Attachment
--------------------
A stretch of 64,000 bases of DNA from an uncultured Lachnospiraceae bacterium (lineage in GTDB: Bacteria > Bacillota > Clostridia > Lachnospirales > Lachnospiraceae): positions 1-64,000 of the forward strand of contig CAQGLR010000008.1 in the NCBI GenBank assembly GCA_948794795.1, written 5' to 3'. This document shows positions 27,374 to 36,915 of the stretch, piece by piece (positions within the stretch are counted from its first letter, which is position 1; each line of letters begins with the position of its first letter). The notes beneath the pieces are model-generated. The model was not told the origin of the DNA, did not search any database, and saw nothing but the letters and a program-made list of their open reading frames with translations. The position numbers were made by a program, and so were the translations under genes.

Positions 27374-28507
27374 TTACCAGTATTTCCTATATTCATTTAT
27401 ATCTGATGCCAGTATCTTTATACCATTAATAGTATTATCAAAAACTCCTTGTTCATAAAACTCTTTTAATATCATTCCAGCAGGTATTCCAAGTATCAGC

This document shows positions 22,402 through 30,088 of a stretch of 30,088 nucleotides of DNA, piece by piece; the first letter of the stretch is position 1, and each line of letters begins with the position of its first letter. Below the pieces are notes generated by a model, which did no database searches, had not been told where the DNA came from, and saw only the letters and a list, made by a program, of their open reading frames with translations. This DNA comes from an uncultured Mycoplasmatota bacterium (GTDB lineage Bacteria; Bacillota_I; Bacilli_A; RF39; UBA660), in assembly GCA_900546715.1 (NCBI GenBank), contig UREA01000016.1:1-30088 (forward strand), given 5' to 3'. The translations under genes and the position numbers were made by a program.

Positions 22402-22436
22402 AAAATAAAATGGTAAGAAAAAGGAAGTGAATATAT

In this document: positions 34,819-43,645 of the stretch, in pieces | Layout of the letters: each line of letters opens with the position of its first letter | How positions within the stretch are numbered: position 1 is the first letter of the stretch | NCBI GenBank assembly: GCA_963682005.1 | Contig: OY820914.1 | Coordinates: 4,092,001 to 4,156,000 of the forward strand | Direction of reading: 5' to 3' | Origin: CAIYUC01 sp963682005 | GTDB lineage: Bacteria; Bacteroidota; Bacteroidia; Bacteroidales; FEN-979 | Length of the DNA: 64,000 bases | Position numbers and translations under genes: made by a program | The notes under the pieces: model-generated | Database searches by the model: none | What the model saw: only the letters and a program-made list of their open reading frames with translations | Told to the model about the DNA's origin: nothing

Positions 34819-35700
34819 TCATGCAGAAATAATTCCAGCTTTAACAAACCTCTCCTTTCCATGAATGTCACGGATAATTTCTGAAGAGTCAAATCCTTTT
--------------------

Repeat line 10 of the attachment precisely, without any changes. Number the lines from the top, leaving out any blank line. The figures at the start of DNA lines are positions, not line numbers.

34819 TCATGCAGAAATAATTCCAGCTTTAACAAACCTCTCCTTTCCATGAATGTCACGGATAATTTCTGAAGAGTCAAATCCTTTT